By Christopher Emsden
Only one thing is (almost) certain about Romanian politics: There will be no victor in Sunday’s presidential vote.
That, of course, just kicks the can down the road until a second round on Dec. 6.
Incumbent President Traian Basescu, closely tied to the conservative Democratic Liberal Party, has retained, barely, his front-runner position for this Sunday’s vote, and should poll around a third of the ballots cast, ahead of 30% or so for Mircea Geoana, the leader of the Social Democrat Party, according to opinion polls from the CURS, Inosmar and CCSB polling agencies in Bucharest.
But his star has been falling and now looks to have passed a crucial point. Geoana would win the second round, taking as much as 54% of the vote, according to the latest polls.
So what’s the best outcome?
A Geoana victory “would actually provide for a more stable backdrop ahead,” says Simon Quijano-Evans, the CEE strategist for Cheuvreux in Vienna.
His interpretation is somewhat against the consensus but cunning: The new president will have to nominate a prime minister, and the SDP has already indicate it could agree on a compromise candidate with other opposition parties.
So at least a government could be formed, which is rather essential given the IMF has signaled it needs a counterparty before it can disburse any more of its emergency loan funds.
On the other hand, Geoana and the SDP have criticized the IMF conditions, which include sharp cuts to public-sector employee ranks and wages.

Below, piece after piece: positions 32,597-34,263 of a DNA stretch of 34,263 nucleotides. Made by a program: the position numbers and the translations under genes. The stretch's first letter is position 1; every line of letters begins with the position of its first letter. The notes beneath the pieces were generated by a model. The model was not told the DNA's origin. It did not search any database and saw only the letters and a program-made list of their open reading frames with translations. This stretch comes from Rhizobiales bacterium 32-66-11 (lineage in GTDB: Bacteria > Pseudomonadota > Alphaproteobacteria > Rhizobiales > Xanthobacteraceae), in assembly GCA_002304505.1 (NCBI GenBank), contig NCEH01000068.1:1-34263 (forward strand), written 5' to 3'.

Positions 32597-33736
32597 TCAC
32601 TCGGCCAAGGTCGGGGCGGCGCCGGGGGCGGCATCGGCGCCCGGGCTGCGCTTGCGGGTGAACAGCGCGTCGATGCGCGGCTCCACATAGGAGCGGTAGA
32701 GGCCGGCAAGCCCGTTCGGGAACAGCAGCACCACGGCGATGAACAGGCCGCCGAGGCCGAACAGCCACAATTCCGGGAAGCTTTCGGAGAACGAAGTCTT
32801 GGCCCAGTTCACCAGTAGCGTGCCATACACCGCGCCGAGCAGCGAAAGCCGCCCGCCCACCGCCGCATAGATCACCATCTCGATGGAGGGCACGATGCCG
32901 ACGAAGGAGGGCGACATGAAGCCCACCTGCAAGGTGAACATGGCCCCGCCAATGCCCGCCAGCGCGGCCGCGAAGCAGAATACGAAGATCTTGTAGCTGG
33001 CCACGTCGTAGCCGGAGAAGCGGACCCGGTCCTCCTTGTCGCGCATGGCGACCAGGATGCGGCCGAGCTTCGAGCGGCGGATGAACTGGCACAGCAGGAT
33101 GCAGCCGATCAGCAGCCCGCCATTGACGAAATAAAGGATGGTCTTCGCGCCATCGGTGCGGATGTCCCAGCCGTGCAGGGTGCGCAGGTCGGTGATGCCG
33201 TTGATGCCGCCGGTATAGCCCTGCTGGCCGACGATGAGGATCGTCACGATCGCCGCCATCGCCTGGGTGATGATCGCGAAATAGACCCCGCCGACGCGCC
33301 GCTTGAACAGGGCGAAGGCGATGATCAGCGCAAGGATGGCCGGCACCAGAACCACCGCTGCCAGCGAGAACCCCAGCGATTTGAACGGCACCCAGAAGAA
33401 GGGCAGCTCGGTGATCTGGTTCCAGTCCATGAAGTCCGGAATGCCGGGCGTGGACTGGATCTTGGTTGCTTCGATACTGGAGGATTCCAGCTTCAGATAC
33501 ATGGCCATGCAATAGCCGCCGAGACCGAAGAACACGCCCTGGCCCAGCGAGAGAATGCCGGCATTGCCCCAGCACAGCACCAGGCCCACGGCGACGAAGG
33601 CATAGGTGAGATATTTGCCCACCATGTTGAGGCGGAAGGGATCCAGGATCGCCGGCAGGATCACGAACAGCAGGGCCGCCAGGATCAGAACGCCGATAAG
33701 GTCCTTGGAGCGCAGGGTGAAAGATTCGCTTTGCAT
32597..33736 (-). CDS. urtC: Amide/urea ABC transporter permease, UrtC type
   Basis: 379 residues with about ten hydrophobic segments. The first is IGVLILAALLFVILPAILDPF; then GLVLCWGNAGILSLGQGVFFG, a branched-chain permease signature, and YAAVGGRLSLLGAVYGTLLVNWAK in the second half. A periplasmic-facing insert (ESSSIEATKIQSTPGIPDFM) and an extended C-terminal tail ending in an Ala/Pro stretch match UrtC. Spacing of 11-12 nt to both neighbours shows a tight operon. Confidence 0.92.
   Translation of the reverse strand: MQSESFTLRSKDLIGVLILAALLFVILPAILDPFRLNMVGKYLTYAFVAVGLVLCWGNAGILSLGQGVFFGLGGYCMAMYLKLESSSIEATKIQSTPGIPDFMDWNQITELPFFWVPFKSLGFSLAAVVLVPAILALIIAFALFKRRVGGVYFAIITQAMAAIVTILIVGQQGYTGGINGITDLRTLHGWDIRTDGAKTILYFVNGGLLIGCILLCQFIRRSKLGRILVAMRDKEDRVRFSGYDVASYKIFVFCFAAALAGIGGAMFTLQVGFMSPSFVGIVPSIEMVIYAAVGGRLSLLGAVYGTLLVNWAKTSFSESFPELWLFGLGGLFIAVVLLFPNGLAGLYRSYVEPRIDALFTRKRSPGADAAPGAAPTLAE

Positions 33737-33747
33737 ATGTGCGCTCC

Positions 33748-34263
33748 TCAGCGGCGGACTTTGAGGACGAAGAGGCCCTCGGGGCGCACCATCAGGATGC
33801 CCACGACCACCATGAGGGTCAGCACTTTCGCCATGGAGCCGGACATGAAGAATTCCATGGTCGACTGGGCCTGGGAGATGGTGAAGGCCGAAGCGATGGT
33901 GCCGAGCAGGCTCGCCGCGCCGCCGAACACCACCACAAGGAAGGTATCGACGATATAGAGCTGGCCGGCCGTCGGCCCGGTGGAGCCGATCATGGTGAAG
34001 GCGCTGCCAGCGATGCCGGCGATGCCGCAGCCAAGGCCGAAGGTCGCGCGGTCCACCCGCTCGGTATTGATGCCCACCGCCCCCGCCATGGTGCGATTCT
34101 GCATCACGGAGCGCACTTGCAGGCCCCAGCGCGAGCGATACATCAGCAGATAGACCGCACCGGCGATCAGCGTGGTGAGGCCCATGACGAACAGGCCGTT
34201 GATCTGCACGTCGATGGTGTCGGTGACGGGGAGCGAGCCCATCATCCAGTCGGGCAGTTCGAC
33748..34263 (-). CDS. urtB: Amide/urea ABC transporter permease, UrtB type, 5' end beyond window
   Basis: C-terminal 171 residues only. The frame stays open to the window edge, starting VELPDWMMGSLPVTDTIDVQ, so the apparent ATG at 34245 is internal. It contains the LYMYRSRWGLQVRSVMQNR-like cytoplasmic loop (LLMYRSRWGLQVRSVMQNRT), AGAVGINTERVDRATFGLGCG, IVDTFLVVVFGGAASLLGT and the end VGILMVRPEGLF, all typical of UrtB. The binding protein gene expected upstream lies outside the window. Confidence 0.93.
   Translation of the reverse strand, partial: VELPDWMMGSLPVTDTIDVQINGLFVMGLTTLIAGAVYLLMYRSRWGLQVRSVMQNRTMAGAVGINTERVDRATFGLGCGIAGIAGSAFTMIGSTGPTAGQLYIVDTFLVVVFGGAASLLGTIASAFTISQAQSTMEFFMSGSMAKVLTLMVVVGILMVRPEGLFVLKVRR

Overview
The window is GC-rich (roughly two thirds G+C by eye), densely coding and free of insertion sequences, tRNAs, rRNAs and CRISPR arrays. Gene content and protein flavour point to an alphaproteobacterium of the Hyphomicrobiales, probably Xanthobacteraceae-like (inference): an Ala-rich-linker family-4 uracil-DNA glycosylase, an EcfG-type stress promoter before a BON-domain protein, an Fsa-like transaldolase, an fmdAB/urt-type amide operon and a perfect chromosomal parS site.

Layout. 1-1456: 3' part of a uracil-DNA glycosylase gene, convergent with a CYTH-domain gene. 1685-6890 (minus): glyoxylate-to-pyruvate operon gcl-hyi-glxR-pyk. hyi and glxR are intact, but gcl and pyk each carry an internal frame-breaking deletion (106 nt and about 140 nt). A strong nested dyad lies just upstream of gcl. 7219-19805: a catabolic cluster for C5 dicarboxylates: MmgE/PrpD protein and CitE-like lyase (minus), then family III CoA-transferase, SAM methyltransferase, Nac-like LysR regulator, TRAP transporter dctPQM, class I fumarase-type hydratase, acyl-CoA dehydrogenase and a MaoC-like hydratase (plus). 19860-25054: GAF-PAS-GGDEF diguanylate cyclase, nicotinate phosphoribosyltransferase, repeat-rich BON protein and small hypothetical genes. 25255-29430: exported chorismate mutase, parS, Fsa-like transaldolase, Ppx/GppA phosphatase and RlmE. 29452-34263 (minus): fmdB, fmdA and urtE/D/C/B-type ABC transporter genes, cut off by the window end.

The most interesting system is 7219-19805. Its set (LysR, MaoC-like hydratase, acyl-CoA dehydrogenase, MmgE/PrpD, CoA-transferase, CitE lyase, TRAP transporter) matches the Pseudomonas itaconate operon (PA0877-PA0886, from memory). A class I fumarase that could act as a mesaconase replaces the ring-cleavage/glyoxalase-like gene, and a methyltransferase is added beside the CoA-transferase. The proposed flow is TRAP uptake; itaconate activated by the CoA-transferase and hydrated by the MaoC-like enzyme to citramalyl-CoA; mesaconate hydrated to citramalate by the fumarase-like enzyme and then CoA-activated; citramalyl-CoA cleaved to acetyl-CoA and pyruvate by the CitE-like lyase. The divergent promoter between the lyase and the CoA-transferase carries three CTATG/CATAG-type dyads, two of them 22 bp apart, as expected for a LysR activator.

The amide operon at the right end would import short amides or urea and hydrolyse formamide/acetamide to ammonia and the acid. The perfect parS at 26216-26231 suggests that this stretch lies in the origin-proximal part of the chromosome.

That raises the specter of political stability coming only at the cost of economic stability.
At ay rate Basescu appears to have been outfoxed. After the SDP quit the coalition he has nominated two prime ministers, both times doing so even after opposition parties warned they would not support the candidates. Given that the Democratic Liberals are now identified as the government negotiating with the IMF, that leaves Basescu closely identified with the swingeing austerity cuts to come.
Geoana has avoided any electoral debates, apparently detecting little to gain.
That’s a risk. Geoana is hardly bolstering his leadership credentials by refusing to go mano a mano with his rivals in what one local analyst called a “confrontation between rappers.”
Not that the campaign has been a dignified spectacle.
Indeed, Basescu has emphasized that he doesn’t actually like the job and his main effort at articulatilng a track record was that Romania grew during his term – thanks to somewhat larger maritime rights resulting from an International Court of Justice ruling earlier this year on a dispute with Ukraine over Snake Island, a small atoll in the western Black Sea.